This method will be called by the clickable HTML elements. I use Microsoft's way of getting the form. If I have the form, I can get to the myHidden control, which will be assigned the value that was passed to this method. (Of course, it is also possible to use the document.getItemByID method, but I think this is neater.) Then, myPostBack will be called with the event-target 'btnSubmit', so that on the server-side, the btnSubmit.Click event will be fired.

function elementClick(value) {
    var theform;
    if (window.navigator.appName.toLowerCase().indexOf("microsoft") > -1) {
        theform = document.Form1;
    }
    else {
        theform = document.forms["Form1"];
    }
    
    var myHddn;
    myHddn = theform.myHidden;
    myHddn.value = value;
    
    myPostBack('btnSubmit');
}

Final words

I'd like to thank Dave Hurt for his article on Clickable Rows in a DataGrid. It helped me to find a solution for my problem. I hope my example can help you find your solution.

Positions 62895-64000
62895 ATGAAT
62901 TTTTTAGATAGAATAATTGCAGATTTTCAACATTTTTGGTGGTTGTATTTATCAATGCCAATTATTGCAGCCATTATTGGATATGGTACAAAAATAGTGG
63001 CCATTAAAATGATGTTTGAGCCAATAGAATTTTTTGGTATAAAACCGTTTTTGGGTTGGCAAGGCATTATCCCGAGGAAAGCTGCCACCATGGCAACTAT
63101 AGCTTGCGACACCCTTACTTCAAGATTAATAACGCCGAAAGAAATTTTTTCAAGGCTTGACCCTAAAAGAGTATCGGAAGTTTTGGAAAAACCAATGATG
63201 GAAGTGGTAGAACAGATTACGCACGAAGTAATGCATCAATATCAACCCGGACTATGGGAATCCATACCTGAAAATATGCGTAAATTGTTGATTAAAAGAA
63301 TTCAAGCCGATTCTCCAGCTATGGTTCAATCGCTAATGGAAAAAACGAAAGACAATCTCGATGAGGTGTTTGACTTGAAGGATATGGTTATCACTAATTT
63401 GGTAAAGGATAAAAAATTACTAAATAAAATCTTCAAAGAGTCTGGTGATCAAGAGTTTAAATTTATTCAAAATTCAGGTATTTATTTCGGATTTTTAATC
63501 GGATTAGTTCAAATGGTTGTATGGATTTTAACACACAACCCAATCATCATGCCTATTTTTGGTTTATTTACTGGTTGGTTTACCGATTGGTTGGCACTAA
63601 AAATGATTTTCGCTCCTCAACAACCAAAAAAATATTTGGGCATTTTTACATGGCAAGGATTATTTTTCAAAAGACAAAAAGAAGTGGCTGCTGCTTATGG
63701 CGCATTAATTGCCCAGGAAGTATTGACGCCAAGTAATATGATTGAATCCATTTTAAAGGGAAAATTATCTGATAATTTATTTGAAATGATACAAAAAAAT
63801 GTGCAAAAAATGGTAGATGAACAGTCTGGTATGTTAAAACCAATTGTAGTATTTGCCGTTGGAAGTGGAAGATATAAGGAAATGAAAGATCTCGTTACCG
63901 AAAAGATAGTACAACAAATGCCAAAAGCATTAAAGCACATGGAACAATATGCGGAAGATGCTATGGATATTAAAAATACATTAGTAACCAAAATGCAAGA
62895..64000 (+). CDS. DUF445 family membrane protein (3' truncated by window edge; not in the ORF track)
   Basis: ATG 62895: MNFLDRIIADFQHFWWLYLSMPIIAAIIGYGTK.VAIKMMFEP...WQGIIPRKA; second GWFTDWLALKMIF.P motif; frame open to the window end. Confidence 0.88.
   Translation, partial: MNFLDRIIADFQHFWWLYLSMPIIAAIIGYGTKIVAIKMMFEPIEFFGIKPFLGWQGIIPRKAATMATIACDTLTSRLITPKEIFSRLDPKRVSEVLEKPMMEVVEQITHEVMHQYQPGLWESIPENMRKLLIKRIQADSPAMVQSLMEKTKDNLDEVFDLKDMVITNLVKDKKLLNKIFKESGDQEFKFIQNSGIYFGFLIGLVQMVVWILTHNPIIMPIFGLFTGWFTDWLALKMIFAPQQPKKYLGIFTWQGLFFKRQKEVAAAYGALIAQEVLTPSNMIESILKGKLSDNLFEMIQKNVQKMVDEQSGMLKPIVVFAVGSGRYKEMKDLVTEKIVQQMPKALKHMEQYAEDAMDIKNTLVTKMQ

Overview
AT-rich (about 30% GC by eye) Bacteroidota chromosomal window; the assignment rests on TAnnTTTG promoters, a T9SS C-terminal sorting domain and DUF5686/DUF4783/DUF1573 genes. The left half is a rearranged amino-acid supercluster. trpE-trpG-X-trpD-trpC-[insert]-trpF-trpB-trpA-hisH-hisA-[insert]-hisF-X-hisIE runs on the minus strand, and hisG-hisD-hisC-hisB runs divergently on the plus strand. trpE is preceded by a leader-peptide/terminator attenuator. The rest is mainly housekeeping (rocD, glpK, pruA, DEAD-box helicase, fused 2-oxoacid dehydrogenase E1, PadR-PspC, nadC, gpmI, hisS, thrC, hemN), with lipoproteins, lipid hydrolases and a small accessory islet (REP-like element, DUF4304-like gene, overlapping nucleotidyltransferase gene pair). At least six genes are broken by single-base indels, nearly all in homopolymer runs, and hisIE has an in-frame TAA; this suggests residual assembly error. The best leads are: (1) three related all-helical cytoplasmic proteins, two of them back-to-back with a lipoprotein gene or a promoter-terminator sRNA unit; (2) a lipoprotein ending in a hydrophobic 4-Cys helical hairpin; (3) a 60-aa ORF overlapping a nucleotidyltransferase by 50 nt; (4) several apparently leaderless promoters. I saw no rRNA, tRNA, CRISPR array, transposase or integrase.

(If you want to try the example, start Visual Studio and create a new project called "HTMLElementClick". Download the source code and extract it to the project directory, overwriting the files Visual Studio created.)

License

This article, along with any associated source code and files, is licensed under The Code Project Open License (CPOL)

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About the Author

Guillaume Hanique
Software Developer ViCi Consulting
Netherlands Netherlands
Though I graduated as an Electro Technical Engineer, I specialized myself in writing software. At this moment I work as a consultant for many clients. I get to work with a lot of different technologies: VBA, WinForms, WebForms, ADO.NET, MSAccess, eXtreme Programming and a lot more.

Comments and Discussions

 
QuestionHELP Pin
ASPX_noob7-Dec-06 15:59
MemberASPX_noob7-Dec-06 15:59 
AnswerRe: HELP Pin
Guillaume Hanique7-Dec-06 22:24
MemberGuillaume Hanique7-Dec-06 22:24 
GeneralRe: HELP Pin
ASPX_noob7-Dec-06 22:27
MemberASPX_noob7-Dec-06 22:27 
GeneralThe right answer at the right time Pin
User 7537516-Jan-06 3:55
MemberUser 7537516-Jan-06 3:55